This is How it all Began!
Buying Clydebank FC is one of three options being pursued by Airdrie United as they attempt to retain senior football in the Lanarkshire town.
The Bankies' administrators have told BBC Sport Online that they would consider a bid from the rival club.
But neighbours Albion Rovers and Hamilton Academical could also emerge as takeover targets should a bid for Clydebank fail.
Airdrie United were defeated by Unibond League club Gretna in this week's vote to replace Airdrieonians in the Scottish Football League.
We still have first option to buy
UCS spokesman David Munro
It seemed to signal the end of 124 years of senior football in Airdrie.
But prospective United chairman Jim Ballantyne says that he has not yet given up hope and is pursuing "three viable options".
One of those is buying Second Division Clydebank, a club without a home since 1996 but who have retained their position within the SFL despite having teetered on the same financial brink as Airdrie for several years.
Fans group United Clydebank Supporters are poised to conclude a management agreement with administrator Bryan Jackson to run the club for the coming season.
UCS hope to run the club while raising the funds necessary to buy Clydebank from owner John Hall and have rejected a request for talks with Ballantyne.
But, while Jackson has not yet had an approach from Ballantyne, his company would prefer to have a buyer in place for the coming season.
"It is football, so I never rule out anything," he told BBC Sport Online. "I have an open mind."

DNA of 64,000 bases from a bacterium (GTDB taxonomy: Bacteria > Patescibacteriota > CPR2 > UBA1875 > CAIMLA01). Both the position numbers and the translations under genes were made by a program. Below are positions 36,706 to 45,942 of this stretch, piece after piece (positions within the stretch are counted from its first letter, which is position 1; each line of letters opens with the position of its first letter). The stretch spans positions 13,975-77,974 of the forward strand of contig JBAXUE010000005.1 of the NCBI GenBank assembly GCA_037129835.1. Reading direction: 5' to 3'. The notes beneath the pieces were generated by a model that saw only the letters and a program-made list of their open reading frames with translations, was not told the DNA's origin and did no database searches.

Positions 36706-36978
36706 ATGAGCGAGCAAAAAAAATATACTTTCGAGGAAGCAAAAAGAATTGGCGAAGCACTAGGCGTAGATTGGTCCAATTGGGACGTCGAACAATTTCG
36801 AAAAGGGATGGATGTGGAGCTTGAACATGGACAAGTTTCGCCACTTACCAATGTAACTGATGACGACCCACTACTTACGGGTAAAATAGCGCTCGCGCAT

UCS spokesman David Munro revealed that he had been approached by Airdrie fans' leader Les Jones, who had suggested either a merger to create Clydebank and Airdrie United playing out of the Excelsior Stadium, or a takeover, with Clydebank playing in Airdrie until the name could be changed.
"However they dress it up, it is a takeover attempt and we will not be talking to them," said Munro.
"John Hall and his representative have both confirmed that we still have first option to buy.
"Only if we cannot raise funds by the end of next season will they look for a new buyer, although I can't speak for the administrator."
Ballantyne has refused to say what his three options are, although he has ruled out a move to English football.
Gretna's place in the Unibond League has already been filled by Kendal Town.
Airdrie Utd will battle back from vote blow
Sources suggest that Ballantyne could turn his attention to Hamilton should his Clydebank bid fail.
Former broadcaster Jock Brown is in place at Ballast Stadium as interim chief executive but has as yet been unable to complete his takeover of the club.
And the Second Division club's players are threatening to strike because of wages unpaid by the present owners. Airdrie United had already reached an agreement to groundshare with Albion Rovers had they won Tuesday's vote.
Rovers must be tempted to move from ramshackle Cliftonhill Stadium in Coatbridge to the now vacant Excelsior Stadium in Airdrie.
The near £500,000 that Ballantyne's group had promised to put into paying Airdrieonians' debts could now be used as an added incentive to instigate a merger or takeover.
But, with only £160,000 required to buy Clydebank, the homeless club are under greatest threat.
Airdrie United given green light
Airdrie United will become the Scottish Football League's newest club after a proposal to take over Clydebank was agreed in principle.
The SFL's management committee unanimously gave the go-ahead for Clydebank to undergo a change of name, strip and stadium at a meeting on Monday.
History of Clydebank
That paves the way for the consortium behind Airdrie United to conclude a takeover of the Second Division club, which has been in administration for some time.
Consortium leader Jim Ballantyne, who saw his bid for admission to the league rejected in favour of Gretna, will now meet Clydebank's adminstrators on Tuesday to try to conclude the takeover.
This is nothing more than the wilful destruction of an innocent football club
United Clydebank Supporters
"This is a vital step on the road to bringing senior football back to Airdrie," said Ballantyne.